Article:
Document Detail


Excess adiposity, inflammation, and iron-deficiency in female adolescents.
MedLine Citation:
PMID:  19167957     Owner:  NLM     Status:  MEDLINE    
Abstract/OtherAbstract:
Iron deficiency is more prevalent in overweight children and adolescents but the mechanisms that underlie this condition remain unclear. The purpose of this cross-sectional study was to assess the relationship between iron status and excess adiposity, inflammation, menarche, diet, physical activity, and poverty status in female adolescents included in the National Health and Nutrition Examination Survey 2003-2004 dataset. Descriptive and simple comparative statistics (t test, chi(2)) were used to assess differences between normal-weight (5th < or = body mass index [BMI] percentile <85th) and heavier-weight girls (< or = 85th percentile for BMI) for demographic, biochemical, dietary, and physical activity variables. In addition, logistic regression analyses predicting iron deficiency and linear regression predicting serum iron levels were performed. Heavier-weight girls had an increased prevalence of iron deficiency compared to those with normal weight. Dietary iron, age of and time since first menarche, poverty status, and physical activity were similar between the two groups and were not independent predictors of iron deficiency or log serum iron levels. Logistic modeling predicting iron deficiency revealed having a BMI > or = 85th percentile and for each 1 mg/dL increase in C-reactive protein the odds ratio for iron deficiency more than doubled. The best-fit linear model to predict serum iron levels included both serum transferrin receptor and C-reactive protein following log-transformation for normalization of these variables. Findings indicate that heavier-weight female adolescents are at greater risk for iron deficiency and that inflammation stemming from excess adipose tissue contributes to this phenomenon. Food and nutrition professionals should consider elevated BMI as an additional risk factor for iron deficiency in female adolescents.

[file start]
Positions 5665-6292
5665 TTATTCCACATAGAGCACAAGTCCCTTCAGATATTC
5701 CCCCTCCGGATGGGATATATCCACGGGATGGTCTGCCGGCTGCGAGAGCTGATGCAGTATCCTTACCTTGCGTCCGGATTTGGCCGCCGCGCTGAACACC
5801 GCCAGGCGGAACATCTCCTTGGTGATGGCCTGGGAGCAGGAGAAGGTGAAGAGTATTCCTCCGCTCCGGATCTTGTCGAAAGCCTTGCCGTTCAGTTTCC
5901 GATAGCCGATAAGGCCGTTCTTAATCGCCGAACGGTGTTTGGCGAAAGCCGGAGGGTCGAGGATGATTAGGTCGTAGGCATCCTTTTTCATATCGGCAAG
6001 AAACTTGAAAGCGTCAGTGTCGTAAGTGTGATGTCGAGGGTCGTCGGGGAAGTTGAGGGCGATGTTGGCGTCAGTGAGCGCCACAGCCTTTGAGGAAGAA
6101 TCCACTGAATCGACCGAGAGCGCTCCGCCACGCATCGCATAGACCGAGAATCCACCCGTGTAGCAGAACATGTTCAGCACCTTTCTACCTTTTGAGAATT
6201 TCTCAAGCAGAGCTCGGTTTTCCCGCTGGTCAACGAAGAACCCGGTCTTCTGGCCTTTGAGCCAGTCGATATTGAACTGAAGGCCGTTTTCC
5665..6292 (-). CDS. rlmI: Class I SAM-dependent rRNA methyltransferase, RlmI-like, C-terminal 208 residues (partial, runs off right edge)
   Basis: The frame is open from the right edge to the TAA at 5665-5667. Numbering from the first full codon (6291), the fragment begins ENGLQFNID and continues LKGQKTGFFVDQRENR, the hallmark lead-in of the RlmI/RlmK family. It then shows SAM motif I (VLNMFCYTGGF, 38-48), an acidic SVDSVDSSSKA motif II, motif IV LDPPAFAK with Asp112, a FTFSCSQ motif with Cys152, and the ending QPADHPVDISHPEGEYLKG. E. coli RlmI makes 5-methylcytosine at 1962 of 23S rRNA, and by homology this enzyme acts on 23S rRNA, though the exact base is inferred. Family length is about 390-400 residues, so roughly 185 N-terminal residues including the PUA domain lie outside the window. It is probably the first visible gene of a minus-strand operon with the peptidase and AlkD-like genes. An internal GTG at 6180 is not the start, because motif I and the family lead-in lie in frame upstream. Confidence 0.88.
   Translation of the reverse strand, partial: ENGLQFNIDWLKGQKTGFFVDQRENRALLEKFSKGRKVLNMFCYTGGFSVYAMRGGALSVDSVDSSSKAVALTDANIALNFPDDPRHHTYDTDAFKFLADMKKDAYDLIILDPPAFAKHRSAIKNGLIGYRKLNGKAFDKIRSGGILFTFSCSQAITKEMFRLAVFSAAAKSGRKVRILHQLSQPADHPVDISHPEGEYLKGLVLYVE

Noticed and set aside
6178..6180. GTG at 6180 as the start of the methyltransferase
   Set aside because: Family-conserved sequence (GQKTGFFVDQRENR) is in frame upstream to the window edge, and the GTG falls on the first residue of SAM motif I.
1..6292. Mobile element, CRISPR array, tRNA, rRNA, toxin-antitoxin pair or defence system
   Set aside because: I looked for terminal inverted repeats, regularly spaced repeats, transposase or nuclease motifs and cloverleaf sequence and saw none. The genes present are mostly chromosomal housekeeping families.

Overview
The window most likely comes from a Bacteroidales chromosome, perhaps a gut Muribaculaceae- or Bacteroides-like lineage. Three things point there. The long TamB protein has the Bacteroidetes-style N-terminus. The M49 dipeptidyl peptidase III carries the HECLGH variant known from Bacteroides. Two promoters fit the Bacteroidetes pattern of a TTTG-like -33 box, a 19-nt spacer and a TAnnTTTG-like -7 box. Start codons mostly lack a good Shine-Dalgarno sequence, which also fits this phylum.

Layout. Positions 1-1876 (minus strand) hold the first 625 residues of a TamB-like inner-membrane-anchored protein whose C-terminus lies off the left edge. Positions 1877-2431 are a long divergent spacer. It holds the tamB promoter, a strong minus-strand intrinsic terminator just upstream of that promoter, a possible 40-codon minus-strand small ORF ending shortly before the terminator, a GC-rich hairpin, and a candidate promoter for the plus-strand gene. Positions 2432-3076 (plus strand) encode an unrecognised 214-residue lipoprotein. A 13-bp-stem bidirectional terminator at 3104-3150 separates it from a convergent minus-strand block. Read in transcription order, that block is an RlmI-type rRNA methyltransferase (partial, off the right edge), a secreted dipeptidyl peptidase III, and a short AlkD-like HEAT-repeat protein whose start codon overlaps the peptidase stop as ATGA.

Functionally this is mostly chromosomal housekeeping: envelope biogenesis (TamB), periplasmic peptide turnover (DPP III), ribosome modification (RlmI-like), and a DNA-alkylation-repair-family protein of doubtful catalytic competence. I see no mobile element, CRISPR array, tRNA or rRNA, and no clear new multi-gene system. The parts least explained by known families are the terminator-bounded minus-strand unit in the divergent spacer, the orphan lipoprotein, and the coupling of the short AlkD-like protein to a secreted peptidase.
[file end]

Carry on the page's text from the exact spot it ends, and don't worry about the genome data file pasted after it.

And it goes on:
Authors:
Lisa M Tussing-Humphreys; Huifang Liang; Elizabeta Nemeth; Sally Freels; Carol A Braunschweig
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Publication Detail:
Type:  Journal Article; Research Support, Non-U.S. Gov't    
Journal Detail:
Title:  Journal of the American Dietetic Association     Volume:  109     ISSN:  0002-8223     ISO Abbreviation:  J Am Diet Assoc     Publication Date:  2009 Feb 
Date Detail:
Created Date:  2009-01-26     Completed Date:  2009-03-16     Revised Date:  -    
Medline Journal Info:
Nlm Unique ID:  7503061     Medline TA:  J Am Diet Assoc     Country:  United States    
Other Details:
Languages:  eng     Pagination:  297-302     Citation Subset:  AIM; IM    
Affiliation:
Department of Kinesiology and Nutrition, Applied Health Sciences, University of Illinois, Chicago, IL, USA. ltussing@uic.edu
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MeSH Terms
Descriptor/Qualifier:
Adiposity* / physiology
Adolescent
Anemia, Iron-Deficiency / blood,  epidemiology*
Body Mass Index*
C-Reactive Protein / analysis
Comorbidity
Cross-Sectional Studies
Female
Humans
Inflammation / blood,  epidemiology*
Iron, Dietary / administration & dosage
Logistic Models
Menarche / physiology
Nutrition Surveys
Obesity / blood,  epidemiology
Odds Ratio
Overweight / blood,  epidemiology*
Poverty
Predictive Value of Tests
Prevalence
Receptors, Transferrin / metabolism
Risk Factors
United States / epidemiology
Chemical
Reg. No./Substance:
0/Iron, Dietary; 0/Receptors, Transferrin; 9007-41-4/C-Reactive Protein

From MEDLINE®/PubMed®, a database of the U.S. National Library of Medicine


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